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Sample Decompression Comparisons


Decompression Comparison between Departure, VPM and RGBM

Both Departure, VPM and RGBM use bubble models and algorithms to calculate their decompression stops.  This article was written to show both some similarities and some differences between these different models.  Departure has the ability to run some profiles similar to both VPM and RGBM models as well as allowing a diver to make the model more conservative (with both times and ascent methods) while still maintaining a bubble model approach to the modeling.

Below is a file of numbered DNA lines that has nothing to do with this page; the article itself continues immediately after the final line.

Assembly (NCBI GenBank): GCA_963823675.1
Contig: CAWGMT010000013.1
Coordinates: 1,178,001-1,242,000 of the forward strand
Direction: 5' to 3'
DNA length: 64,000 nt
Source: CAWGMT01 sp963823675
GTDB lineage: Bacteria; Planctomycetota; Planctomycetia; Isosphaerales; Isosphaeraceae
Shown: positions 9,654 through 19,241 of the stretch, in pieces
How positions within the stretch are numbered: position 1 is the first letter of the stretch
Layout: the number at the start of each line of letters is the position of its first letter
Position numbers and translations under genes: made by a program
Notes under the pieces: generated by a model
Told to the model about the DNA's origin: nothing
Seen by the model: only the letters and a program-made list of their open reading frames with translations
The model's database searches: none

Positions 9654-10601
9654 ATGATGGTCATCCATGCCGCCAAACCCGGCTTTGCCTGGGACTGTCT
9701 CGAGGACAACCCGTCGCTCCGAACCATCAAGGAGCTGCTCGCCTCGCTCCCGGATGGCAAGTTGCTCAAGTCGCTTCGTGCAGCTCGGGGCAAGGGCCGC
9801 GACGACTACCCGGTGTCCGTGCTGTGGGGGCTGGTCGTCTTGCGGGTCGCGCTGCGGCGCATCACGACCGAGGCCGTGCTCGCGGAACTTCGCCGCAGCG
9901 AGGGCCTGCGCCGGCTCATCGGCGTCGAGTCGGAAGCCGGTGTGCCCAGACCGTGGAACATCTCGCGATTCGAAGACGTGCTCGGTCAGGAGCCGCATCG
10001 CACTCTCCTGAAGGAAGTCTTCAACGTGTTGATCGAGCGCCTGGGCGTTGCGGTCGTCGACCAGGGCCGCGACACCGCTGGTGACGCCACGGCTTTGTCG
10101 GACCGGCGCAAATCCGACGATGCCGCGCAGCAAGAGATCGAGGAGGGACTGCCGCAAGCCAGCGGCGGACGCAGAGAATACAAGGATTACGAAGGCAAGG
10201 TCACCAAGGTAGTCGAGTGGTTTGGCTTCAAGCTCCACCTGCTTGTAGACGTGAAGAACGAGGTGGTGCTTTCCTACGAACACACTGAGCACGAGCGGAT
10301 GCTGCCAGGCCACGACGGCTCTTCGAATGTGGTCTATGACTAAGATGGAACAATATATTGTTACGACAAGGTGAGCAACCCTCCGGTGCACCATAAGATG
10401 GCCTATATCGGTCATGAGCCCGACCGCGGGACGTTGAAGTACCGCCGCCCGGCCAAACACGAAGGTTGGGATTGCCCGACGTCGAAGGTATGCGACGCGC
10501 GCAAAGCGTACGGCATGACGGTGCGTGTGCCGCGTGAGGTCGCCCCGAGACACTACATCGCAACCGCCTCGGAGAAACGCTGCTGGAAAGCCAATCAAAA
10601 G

As is discussed in the Ascending From a Dive article, the first step in comparing dive tables, a decompression approach or software is to first determine the no-stop time limits to determine their conservatism.  To determine how conservative (or aggressive) a dive table or software is, one should investigate not the no-stop time limits at the deeper depths, but at the middle to shallower depths.  The reason no-stop time limits need to be compared is this is the starting point to get an idea of the allowable gas tensions allowed in the body upon surfacing from a dive.  After evaluating the no-stop time limits, the next step is to evaluate how a model allows a diver to ascend through the decompression stops - which is presented below.  Below are some comparisons between the time limits given by both Departure, RGBM and VPM.  The VPM comparisons were chosen with V-Planner and the RGBM models were generated by GAP.